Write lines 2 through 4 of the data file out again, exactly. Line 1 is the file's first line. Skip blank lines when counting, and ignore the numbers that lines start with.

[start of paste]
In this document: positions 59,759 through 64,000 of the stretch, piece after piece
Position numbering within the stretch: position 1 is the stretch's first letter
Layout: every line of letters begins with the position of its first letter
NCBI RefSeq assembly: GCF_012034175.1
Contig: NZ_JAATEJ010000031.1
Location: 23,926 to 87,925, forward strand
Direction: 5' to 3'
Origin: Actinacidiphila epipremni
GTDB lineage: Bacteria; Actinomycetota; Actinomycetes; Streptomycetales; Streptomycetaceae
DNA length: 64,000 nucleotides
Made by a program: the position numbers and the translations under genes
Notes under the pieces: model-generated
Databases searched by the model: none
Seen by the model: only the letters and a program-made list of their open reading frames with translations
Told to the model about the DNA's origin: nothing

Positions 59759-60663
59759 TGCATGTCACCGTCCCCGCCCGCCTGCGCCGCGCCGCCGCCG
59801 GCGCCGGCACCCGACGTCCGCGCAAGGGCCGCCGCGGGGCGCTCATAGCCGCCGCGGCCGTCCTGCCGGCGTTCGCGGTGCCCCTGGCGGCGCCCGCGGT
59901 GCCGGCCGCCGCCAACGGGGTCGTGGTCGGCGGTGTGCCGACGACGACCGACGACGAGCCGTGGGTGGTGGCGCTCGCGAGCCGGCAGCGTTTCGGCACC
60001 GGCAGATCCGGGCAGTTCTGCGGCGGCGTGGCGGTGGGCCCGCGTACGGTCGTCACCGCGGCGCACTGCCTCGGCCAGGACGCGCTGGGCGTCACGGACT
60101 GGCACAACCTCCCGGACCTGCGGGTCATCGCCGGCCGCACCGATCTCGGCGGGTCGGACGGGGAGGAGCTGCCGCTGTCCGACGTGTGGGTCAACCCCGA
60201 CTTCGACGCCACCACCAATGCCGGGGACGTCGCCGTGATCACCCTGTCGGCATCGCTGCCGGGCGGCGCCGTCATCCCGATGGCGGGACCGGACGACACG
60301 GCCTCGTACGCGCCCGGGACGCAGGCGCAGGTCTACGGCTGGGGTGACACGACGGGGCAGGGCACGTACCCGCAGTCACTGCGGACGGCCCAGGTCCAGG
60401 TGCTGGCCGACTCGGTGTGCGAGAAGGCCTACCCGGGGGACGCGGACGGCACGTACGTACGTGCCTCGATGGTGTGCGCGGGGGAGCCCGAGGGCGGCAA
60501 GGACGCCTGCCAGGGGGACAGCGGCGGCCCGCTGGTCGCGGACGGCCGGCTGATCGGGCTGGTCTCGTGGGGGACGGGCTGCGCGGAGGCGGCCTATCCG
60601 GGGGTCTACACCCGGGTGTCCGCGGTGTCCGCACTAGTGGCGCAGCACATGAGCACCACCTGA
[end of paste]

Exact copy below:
Position numbering within the stretch: position 1 is the stretch's first letter
Layout: every line of letters begins with the position of its first letter
NCBI RefSeq assembly: GCF_012034175.1